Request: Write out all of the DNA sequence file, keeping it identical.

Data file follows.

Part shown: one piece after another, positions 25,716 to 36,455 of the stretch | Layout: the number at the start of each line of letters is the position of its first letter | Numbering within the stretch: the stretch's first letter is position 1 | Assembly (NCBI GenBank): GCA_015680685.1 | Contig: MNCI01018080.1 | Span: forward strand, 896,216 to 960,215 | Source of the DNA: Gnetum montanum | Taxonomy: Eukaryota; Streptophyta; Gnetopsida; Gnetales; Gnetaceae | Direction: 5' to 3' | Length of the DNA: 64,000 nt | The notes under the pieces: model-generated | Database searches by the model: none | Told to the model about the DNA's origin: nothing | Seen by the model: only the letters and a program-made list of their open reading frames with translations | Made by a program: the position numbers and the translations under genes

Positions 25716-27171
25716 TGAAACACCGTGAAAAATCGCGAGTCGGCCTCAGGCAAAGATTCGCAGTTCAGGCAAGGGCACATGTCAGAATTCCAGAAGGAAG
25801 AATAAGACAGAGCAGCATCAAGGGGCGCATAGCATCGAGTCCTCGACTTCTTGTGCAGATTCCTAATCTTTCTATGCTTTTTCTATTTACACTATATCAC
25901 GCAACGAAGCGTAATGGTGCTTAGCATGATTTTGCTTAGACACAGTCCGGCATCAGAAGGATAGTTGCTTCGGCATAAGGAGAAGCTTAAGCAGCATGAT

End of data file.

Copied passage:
Part shown: one piece after another, positions 25,716 to 36,455 of the stretch | Layout: the number at the start of each line of letters is the position of its first letter | Numbering within the stretch: the stretch's first letter is position 1 | Assembly (NCBI GenBank): GCA_015680685.1 | Contig: MNCI01018080.1 | Span: forward strand, 896,216 to 960,215 | Source of the DNA: Gnetum montanum | Taxonomy: Eukaryota; Streptophyta; Gnetopsida; Gnetales; Gnetaceae | Direction: 5' to 3' | Length of the DNA: 64,000 nt | The notes under the pieces: model-generated | Database searches by the model: none | Told to the model about the DNA's origin: nothing | Seen by the model: only the letters and a program-made list of their open reading frames with translations | Made by a program: the position numbers and the translations under genes

Positions 25716-27171
25716 TGAAACACCGTGAAAAATCGCGAGTCGGCCTCAGGCAAAGATTCGCAGTTCAGGCAAGGGCACATGTCAGAATTCCAGAAGGAAG
25801 AATAAGACAGAGCAGCATCAAGGGGCGCATAGCATCGAGTCCTCGACTTCTTGTGCAGATTCCTAATCTTTCTATGCTTTTTCTATTTACACTATATCAC
25901 GCAACGAAGCGTAATGGTGCTTAGCATGATTTTGCTTAGACACAGTCCGGCATCAGAAGGATAGTTGCTTCGGCATAAGGAGAAGCTTAAGCAGCATGAT